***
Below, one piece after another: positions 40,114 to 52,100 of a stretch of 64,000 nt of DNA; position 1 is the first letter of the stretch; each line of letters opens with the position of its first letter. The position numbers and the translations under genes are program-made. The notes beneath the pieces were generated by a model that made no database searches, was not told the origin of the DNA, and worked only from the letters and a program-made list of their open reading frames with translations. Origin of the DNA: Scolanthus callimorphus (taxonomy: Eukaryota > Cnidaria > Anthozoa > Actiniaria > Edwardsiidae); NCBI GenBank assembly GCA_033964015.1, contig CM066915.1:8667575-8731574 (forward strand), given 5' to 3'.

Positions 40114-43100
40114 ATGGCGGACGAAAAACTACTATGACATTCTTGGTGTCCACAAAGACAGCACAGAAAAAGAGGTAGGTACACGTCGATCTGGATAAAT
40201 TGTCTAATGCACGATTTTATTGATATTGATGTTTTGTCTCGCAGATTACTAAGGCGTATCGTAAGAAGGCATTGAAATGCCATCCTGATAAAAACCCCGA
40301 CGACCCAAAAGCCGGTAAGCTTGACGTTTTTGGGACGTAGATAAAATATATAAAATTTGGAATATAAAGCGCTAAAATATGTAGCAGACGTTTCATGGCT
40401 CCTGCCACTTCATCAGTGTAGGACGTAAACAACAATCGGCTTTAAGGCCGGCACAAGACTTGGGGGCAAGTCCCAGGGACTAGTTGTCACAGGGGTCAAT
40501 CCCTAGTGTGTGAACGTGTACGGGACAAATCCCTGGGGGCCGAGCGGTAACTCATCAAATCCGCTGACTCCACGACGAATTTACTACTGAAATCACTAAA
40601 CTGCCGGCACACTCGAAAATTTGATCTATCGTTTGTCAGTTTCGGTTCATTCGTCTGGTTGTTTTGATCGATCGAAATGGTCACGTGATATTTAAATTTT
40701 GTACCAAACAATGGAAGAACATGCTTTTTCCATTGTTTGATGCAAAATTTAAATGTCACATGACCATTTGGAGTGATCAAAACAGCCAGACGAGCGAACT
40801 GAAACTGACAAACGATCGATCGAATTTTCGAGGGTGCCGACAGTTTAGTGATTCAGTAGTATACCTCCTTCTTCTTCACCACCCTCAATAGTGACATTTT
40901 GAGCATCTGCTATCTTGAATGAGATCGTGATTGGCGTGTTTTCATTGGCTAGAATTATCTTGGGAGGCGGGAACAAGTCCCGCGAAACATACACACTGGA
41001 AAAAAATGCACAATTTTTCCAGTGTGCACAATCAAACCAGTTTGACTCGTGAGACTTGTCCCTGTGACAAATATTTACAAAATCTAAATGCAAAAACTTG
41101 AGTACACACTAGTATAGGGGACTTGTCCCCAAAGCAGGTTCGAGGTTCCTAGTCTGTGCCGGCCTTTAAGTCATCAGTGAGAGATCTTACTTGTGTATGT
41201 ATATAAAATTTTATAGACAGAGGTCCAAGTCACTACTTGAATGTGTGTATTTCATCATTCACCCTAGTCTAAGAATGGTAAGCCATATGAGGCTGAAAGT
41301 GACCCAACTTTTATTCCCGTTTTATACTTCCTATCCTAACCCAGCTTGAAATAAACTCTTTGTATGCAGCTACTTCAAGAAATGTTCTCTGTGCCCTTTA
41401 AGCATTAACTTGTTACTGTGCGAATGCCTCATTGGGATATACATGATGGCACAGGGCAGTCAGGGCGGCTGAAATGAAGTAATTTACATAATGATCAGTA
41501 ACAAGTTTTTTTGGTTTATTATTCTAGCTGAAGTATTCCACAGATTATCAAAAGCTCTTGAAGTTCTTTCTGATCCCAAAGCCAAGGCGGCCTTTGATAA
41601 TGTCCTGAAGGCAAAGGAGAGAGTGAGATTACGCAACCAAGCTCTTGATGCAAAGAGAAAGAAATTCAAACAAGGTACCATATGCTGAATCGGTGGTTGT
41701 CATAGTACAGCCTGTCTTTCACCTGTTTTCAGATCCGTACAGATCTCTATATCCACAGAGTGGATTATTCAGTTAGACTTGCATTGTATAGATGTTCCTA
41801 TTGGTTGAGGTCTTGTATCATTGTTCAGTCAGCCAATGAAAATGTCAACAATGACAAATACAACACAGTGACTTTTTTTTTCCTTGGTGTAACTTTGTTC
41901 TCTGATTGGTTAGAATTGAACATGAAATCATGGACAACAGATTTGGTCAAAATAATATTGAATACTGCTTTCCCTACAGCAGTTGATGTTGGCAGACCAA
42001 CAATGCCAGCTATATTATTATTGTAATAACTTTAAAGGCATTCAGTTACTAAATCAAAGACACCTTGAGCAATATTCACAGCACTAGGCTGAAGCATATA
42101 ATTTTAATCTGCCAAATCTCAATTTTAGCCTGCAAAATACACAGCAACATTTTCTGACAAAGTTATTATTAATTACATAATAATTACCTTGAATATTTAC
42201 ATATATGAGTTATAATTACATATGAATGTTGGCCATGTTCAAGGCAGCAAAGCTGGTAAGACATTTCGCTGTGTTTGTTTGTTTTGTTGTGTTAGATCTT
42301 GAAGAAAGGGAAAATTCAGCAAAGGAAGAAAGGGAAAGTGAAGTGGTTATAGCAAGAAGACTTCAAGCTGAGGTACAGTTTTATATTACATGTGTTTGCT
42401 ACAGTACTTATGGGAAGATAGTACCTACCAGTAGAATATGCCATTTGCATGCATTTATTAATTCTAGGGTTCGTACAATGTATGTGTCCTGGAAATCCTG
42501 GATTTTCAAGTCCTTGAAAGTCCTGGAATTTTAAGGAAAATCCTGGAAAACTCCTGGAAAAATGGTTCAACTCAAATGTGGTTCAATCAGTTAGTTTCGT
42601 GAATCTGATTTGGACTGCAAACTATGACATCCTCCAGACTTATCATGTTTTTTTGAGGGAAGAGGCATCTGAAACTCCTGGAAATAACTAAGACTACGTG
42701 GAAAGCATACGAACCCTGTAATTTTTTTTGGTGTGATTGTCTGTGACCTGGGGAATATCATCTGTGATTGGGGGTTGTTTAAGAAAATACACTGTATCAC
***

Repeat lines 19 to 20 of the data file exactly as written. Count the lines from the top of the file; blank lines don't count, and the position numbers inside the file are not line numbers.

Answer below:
41701 CATAGTACAGCCTGTCTTTCACCTGTTTTCAGATCCGTACAGATCTCTATATCCACAGAGTGGATTATTCAGTTAGACTTGCATTGTATAGATGTTCCTA
41801 TTGGTTGAGGTCTTGTATCATTGTTCAGTCAGCCAATGAAAATGTCAACAATGACAAATACAACACAGTGACTTTTTTTTTCCTTGGTGTAACTTTGTTC